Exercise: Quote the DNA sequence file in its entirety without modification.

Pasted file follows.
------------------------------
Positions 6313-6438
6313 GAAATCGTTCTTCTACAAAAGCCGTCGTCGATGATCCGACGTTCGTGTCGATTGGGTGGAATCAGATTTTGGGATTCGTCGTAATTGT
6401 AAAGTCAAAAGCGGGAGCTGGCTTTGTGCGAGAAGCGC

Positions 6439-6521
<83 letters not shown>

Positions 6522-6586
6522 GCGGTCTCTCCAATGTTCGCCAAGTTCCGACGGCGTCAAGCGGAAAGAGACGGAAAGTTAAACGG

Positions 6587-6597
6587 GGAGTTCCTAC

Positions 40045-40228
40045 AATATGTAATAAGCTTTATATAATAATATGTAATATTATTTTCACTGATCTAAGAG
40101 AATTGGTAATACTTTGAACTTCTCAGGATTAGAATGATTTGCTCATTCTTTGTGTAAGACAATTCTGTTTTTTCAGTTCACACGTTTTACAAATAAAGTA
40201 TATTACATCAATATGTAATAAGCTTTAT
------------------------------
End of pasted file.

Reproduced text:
Positions 6313-6438
6313 GAAATCGTTCTTCTACAAAAGCCGTCGTCGATGATCCGACGTTCGTGTCGATTGGGTGGAATCAGATTTTGGGATTCGTCGTAATTGT
6401 AAAGTCAAAAGCGGGAGCTGGCTTTGTGCGAGAAGCGC

Positions 6439-6521
<83 letters not shown>

Positions 6522-6586
6522 GCGGTCTCTCCAATGTTCGCCAAGTTCCGACGGCGTCAAGCGGAAAGAGACGGAAAGTTAAACGG

Positions 6587-6597
6587 GGAGTTCCTAC

Positions 40045-40228
40045 AATATGTAATAAGCTTTATATAATAATATGTAATATTATTTTCACTGATCTAAGAG
40101 AATTGGTAATACTTTGAACTTCTCAGGATTAGAATGATTTGCTCATTCTTTGTGTAAGACAATTCTGTTTTTTCAGTTCACACGTTTTACAAATAAAGTA
40201 TATTACATCAATATGTAATAAGCTTTAT